John Kay, in his book The Business of Economics, has a few sharp words for Michael Porter (pp. 30-31):

One of the most famous propositions in business strategy is Michael Porter's injunction not to be 'stuck in the middle'. 'The worst strategic error is to be stuck in the middle, or to try simultaneously to pursue all the strategies. This is a recipe for strategic mediocrity and below-average performance, because pursuing all the strategics simultanenously means that a firm is not able to achieve any of them because of their inherent contradictions' (Porter 1990: 5). 'A classic examle is Laker Airways, which began with a clear cost focus. Over time, Lake began adding frills, new services and new routes. The consequences were disastrous' (Porter 1985: 17).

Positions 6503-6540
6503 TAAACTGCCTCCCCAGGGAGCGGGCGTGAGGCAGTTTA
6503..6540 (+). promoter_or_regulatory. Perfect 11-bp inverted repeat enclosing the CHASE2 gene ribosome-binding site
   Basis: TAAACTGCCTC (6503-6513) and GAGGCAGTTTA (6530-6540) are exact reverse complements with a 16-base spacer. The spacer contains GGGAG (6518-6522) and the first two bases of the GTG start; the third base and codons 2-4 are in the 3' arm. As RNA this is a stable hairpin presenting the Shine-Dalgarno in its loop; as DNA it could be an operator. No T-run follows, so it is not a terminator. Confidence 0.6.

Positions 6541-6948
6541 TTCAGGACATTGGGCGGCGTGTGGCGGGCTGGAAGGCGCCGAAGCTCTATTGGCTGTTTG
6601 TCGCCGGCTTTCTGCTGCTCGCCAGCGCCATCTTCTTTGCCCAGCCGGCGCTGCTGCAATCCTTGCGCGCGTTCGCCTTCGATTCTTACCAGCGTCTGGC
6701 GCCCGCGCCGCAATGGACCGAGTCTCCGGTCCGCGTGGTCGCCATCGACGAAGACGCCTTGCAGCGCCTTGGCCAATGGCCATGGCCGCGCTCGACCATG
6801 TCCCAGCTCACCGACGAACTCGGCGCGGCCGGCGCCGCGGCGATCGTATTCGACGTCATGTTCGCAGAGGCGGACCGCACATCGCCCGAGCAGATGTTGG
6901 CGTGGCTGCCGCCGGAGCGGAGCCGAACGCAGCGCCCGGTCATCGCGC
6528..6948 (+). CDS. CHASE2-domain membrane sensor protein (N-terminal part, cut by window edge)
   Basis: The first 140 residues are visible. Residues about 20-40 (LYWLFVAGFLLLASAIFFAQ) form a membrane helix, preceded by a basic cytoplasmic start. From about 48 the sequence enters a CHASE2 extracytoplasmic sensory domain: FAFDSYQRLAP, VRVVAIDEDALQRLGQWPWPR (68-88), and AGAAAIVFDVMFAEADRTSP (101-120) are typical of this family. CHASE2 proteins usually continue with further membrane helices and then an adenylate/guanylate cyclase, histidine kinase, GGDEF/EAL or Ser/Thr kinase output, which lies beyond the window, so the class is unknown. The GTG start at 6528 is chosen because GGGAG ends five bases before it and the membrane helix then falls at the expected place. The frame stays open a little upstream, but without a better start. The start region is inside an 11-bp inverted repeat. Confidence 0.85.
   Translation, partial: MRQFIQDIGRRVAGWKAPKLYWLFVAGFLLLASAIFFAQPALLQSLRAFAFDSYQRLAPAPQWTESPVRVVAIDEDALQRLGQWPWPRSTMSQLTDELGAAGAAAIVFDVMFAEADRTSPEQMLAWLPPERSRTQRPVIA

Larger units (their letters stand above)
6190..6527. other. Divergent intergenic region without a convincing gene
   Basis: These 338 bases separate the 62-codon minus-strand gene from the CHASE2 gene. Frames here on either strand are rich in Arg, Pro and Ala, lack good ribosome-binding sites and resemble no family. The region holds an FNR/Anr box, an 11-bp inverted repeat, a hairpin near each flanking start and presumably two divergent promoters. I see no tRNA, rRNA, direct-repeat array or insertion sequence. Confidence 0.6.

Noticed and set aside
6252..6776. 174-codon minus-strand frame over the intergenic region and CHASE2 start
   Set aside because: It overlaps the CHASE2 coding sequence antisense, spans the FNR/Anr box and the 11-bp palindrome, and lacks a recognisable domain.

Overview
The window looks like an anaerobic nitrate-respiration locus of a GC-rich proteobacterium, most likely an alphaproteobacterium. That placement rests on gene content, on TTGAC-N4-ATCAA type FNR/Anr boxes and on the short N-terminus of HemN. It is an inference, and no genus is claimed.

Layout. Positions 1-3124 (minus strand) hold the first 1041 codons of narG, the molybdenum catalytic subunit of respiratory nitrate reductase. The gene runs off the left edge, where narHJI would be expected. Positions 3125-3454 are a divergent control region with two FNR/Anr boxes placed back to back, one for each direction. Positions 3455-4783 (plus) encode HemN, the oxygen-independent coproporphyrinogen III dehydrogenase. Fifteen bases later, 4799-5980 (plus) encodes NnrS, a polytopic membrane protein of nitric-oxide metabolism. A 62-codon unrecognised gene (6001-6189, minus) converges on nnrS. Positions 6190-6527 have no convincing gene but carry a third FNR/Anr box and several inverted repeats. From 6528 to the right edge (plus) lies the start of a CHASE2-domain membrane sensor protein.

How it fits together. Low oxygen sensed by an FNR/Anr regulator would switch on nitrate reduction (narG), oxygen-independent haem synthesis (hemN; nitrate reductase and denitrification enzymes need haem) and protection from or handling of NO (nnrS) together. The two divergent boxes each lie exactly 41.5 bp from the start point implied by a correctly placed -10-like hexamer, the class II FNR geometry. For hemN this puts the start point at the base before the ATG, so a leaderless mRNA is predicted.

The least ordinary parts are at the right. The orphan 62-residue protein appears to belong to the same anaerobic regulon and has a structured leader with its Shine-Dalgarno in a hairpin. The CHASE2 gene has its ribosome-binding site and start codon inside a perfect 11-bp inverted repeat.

The trouble with this proposition is that it is just not true. Porter is wrong in his account of why Laker failed, and many successful firms are stuck in the middle. Every Sainsbury van has 'good food costs less at Sainsbury's' painted on the side. Is Sainsbury's problem today that it is stuck in the middle?

. . . .

The version of stuck in the middle that is true--you will not succeed if you are not good at something--is so nearly tautilogical as hardly to be worth enunciating. The version of it that has major content--that you cannot pursue both cost reduction and product differentiation--is clearly false. There are obvious dangers in confusing one with the other.

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